The Final Four of men's basketball tips off tomorrow in New Orleans. University of Louisville plays University of Kentucky, Kansas plays Ohio State. NPR's Mike Pesca will be at those games, as he's been during the tournament thus far.

MONTAGNE: Good morning, Mike.


MONTAGNE: So now this is a list of blue chip schools. They've won 13, between them all, NCAA basketball titles and appeared in 49 Final Fours. How much will experience count?

PESCA: I think, strangely, not a lot, at least when you're talking about the players. You know, the coaches certainly have been there. All the coaches have appeared in Final Fours before. And Rick Pitino has won a title and Bill Self of Kansas has won a title. But these players are freshmen, sometimes sophomores, and they have blinders on. And, you know, that can be a good thing.

Rick Pitino and John Calipari have both said much has been made about the game that we're going to play on Saturday. It's an in-state rivalry being played on a national stage. But our players don't actually come from Kentucky or come from Louisville, so they don't know about this. And that actually could be an asset. Just play the game of basketball and forget about, you know, this blood feud that's been going on for 50 years.

MONTAGNE: OK. Let's talk about this Kentucky team. They've been so dominant during the tournament. What do you think? Can they be stopped?

PESCA: They have been absolutely dominant. Coming in, I think people knew that Kentucky was the best team, but they didn't realize how good they were. They're great on offense and they're spectacular on defense. They, you know, can score 100, as they have in this tournament, and yet they hold opponents to 59 and a half points a game. That was their average during the regular season.

So the odd thing is, that if you took all the three possible opponents against Kentucky, I would say that Louisville would have, in Las Vegas, the biggest point spreader, the longest odds to beat them. And people would say Louisville is the fourth best team in the Final Four.

And yet, I think, of the teams, if there was one with a chance it is Louisville just because Rick Pitino is a really smart coach and a really good tactician. And if someone's going to beat Kentucky, I don't think you do it with athleticism. I think you can possibly outwit and confuse them. You know what? It probably won't work. But if it will, I think Rick Pitino's the guy to do it.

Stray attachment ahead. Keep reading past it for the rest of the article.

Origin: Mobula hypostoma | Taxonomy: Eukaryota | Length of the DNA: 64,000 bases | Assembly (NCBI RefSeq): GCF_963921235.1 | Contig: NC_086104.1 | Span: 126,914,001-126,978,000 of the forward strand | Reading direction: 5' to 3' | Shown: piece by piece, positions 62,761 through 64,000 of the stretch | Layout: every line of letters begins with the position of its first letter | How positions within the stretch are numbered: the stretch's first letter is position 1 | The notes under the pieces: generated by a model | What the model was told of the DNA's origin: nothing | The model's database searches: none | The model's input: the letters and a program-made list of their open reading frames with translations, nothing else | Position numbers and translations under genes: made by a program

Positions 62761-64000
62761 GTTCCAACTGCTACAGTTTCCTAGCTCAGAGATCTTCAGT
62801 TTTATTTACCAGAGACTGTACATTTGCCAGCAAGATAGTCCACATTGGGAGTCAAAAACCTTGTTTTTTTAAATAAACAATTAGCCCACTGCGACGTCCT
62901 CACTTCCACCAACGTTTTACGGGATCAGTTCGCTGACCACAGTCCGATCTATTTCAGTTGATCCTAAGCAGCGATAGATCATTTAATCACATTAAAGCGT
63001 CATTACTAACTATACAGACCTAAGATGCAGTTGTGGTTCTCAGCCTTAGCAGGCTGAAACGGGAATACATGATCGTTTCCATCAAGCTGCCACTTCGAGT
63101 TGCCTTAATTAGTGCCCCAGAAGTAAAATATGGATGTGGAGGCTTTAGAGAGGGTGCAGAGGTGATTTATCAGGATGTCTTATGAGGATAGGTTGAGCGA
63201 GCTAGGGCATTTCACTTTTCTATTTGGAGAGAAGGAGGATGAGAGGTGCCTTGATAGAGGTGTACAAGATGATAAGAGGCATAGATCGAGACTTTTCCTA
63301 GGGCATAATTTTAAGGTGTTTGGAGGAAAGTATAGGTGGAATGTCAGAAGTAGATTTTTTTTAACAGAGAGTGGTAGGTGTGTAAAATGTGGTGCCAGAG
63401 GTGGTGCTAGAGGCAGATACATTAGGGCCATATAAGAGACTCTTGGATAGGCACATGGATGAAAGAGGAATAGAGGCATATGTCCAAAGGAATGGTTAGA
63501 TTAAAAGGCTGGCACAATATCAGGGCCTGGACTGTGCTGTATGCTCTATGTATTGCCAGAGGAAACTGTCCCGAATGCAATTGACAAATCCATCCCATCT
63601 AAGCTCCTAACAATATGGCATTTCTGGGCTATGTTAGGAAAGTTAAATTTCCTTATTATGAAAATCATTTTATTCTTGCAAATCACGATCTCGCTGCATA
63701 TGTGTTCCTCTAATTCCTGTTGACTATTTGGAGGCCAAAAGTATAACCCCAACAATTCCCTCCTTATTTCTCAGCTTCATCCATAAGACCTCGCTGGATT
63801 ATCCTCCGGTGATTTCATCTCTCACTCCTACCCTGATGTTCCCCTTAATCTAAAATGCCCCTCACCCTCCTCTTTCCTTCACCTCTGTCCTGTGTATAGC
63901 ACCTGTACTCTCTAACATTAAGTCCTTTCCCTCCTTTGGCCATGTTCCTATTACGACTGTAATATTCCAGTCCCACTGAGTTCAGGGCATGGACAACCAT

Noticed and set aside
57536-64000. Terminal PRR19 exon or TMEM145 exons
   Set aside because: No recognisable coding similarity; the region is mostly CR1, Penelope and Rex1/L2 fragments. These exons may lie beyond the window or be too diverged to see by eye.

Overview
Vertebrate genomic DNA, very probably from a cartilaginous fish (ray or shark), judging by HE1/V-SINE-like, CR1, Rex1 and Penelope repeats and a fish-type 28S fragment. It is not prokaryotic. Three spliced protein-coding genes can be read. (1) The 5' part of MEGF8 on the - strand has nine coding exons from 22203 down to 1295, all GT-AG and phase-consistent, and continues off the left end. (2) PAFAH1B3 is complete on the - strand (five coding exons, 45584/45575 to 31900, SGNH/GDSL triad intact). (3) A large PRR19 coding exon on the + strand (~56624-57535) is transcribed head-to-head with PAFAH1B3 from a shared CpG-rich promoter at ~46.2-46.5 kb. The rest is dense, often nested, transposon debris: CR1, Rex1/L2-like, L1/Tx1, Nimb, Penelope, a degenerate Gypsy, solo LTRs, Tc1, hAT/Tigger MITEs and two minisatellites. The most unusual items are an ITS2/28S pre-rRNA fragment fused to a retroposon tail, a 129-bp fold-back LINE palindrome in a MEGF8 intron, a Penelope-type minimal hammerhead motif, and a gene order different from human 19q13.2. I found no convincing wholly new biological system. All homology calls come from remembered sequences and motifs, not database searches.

MONTAGNE: OK. Talk to us about Kansas-Ohio State. What about that match up?

PESCA: Great players in this game. Their best player is Jared Sullinger, who is 6'10 and bruising, yet he's not a big dunker or a high flyer, great at jump shots. Kansas has actually overachieved. They have very good players, you know, and tons of schools would trade their rosters for Kansas. It just goes to show you what a good job their coach Bill Self has done, always does. This'll be a good game, even though it's kind of being regarded as the under card. It is the later game and it'll be a really good one.

MONTAGNE: And, Mike, going into the weekend - and you've been to many, many games so far. What has impressed you most about this tournament?

PESCA: Yeah, I think I counted, I've been to 18 games. And, you know, it's not the quality of play. There've been a lot of missed shots. There hasn't been a buzzer beater. There hasn't, maybe, been the transcendent moment where one guy scored 35 or 40 points.

But what there has been and what there always is in college basketball is emotion. And I think that's what brings people back to college basketball. Yeah, the bands and hoopla and the adherence to one's alma mater, that's all true.

But because it's a one and done situation, not a long series, and because these are kids who might never get a chance to be on the national stage, there's a lot of crying at the end. There's a lot of hugging during victory. And I think that is the hook, and will continue to be the hook, for this NCAA tournament.

MONTAGNE: Mike, thanks very much.

PESCA: You're welcome.

MONTAGNE: NPR's Mike Pesca.


MONTAGNE: This is NPR News.

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